WASHINGTON – To hear it from Adm. James M. Loy, the "Stupid Rule List'' now in place at the federal Transportation Security Administration actually sounds pretty smart.
Gone is the ban against carrying coffee cups through airport security checkpoints. Eliminated are the two rote questions — "Have your bags been in your possession at all times?'' and "Has anyone unknown to you asked you to carry anything on board this plane?'' — asked at check-in counters. It's now OK to carry nail clippers or eyelash curlers aboard an airplane in a carry-on bag.
Before Loy took over as TSA chief two months ago, none of those commonsense ideas were allowed at the nation's 429 airports. Since then, Loy, the retired U.S. Coast Guard commandant, has espoused the idea that airports can be secure without being inconvenient.
He has compiled a "Stupid Rule List'' of TSA mandates with an eye toward overturning them.
It's an example of the sort of funny-but-smart policies that Loy made his trademark during a 38-year career with the Coast Guard — and have endeared him to Capitol Hill and transportation industry officials alike.
"To whatever degree that ideas can be translated into a lighter touch, to make a point vividly but with humor at the same time — I think people identify with that kind of thing pretty strongly,'' Loy, a native of Altoona, Pa., said during a recent interview.
The TSA, still in its infancy as the federal agency created to ensure security at airports and other transportation sites after the Sept. 11 terrorist attacks, is still considering a number of items on its "Stupid Rule List.'' They include:
—The "30-minute'' rule that prohibits flyers in or out of Reagan National Airport from standing on airplanes within 30 minutes of Washington.
—Restricting parking within 300 feet of an airport.
—Randomly searching passengers at the boarding gate.
Loy's management style could not be more different, observers say, from that of his predecessor, James Magaw, who resigned in July amid sharp criticism. Magaw, a former Secret Service agent and head of the Bureau of Alcohol, Tobacco and Firearms, took a strict law-enforcement approach and was perceived as too gruff when dealing with Congress and the traveling public.
Magaw "did not interact with Congress,'' said Rep. James Oberstar, D-Minn., the ranking Democrat on the House Transportation Committee and a sharp critic of TSA before Loy took over. "He didn't understand that this is a big constituency that he has to keep informed, and be open and candid with, and he didn't do that.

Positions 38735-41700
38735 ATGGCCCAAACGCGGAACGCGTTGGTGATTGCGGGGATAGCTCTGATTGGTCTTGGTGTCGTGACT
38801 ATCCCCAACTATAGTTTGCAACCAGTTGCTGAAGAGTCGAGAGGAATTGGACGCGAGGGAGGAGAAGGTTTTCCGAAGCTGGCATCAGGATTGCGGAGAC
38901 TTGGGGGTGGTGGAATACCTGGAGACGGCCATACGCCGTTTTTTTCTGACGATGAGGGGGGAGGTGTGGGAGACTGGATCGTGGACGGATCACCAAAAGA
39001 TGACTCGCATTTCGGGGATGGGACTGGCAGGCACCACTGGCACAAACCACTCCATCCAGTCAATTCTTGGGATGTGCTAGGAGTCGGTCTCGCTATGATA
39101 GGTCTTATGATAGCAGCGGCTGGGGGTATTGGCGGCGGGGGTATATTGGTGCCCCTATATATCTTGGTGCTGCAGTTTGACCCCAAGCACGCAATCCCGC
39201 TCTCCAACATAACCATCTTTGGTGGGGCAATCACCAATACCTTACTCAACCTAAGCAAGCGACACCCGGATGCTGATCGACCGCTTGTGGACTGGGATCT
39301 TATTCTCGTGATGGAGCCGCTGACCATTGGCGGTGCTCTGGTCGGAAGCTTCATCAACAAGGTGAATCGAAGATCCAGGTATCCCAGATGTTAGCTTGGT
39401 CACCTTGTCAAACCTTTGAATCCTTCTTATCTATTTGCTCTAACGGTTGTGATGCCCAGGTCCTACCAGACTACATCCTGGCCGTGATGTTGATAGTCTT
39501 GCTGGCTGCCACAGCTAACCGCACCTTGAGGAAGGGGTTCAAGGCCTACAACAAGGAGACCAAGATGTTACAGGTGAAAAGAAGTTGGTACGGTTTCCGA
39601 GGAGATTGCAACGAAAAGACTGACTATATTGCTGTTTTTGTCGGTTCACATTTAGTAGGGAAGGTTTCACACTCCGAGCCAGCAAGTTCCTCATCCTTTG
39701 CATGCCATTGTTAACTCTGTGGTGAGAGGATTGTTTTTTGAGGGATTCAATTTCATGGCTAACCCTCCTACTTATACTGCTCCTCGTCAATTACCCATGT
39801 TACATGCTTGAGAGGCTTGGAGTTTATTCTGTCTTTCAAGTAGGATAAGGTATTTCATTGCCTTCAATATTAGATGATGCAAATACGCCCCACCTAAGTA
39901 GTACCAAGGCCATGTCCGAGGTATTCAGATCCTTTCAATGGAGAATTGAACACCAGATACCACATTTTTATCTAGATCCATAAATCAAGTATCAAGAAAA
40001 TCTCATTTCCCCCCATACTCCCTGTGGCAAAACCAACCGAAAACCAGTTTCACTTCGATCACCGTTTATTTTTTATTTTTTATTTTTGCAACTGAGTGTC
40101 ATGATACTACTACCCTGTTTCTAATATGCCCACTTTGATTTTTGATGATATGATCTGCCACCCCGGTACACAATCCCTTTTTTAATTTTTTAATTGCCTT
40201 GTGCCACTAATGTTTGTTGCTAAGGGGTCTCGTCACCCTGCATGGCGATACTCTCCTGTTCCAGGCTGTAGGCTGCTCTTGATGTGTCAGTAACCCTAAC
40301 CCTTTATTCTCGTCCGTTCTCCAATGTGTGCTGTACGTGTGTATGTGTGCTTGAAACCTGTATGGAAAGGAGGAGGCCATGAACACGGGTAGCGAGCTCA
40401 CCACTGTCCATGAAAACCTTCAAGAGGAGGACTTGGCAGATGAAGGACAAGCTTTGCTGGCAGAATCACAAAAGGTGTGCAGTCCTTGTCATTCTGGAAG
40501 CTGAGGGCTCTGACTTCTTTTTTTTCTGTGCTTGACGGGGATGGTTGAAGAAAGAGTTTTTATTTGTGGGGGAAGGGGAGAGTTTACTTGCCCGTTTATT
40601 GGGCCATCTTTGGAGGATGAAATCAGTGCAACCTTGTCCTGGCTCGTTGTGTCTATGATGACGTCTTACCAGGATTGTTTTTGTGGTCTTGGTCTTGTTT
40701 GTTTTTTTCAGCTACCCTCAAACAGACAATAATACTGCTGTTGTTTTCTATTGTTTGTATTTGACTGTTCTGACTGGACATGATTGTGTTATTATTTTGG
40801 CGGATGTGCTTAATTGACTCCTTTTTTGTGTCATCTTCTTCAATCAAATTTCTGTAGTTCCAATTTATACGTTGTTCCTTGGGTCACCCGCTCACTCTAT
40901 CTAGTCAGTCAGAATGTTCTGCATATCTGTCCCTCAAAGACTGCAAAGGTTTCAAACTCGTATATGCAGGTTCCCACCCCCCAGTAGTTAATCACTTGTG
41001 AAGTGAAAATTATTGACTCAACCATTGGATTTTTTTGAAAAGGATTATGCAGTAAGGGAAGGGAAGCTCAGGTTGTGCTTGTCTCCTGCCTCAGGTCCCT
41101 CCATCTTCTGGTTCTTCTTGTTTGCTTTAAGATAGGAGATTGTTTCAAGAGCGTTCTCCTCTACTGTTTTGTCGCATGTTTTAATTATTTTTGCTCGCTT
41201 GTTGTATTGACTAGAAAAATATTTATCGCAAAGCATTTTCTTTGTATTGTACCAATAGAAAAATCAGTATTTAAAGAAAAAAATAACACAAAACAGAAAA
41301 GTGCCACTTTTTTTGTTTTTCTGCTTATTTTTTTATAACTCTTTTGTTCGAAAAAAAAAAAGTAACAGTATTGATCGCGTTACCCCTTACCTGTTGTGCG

"The admiral, however, is much more supportive,'' Oberstar said. "I've heard airport managers say, 'He came back and he knew my first name.'''
Loy also has what colleagues describe as an "impish'' sense of humor. He was infamous in the Coast Guard for his impromptu McDonald's runs — although his TSA aides now say they're to Dairy Queen — before trips.
Sharing a podium several years ago with then-Defense Secretary William Cohen, Loy reminded his boss that the two had squared off during a 1962 college basketball tournament — and that he had won.
"He brought up the fact that they trounced us,'' said Cohen, who, as Bowdoin College's star player, sat out the game against the Coast Guard because of a broken jaw.
Beneath Loy's joviality is "a man who is very, very smart,'' Cohen said. "He's self-deprecating. Don't be fooled by it. He analyzes issues with a great critical eye; loves to engage in self-deprecation and touch issues on the light side. But he's a profound thinker.''
Industry officials said they were simply grateful to be invited to the decision-making process as TSA struggles to create an air travel system that is as concerned with customer service as it is with security.
"Our input was not always welcomed in the early days of the TSA,'' said Michael Wascom, spokesman for the Washington-based Air Transport Association, which represents 22 domestic and five foreign passenger and cargo airlines. Loy "has been much more receptive to at least understanding our ideas or input,'' Wascom said. "His approach is noticeably different from Magaw, in that his approach to policy-making is based in practicality and reality.
"We're happy. We're much happier today than we were a few months ago.''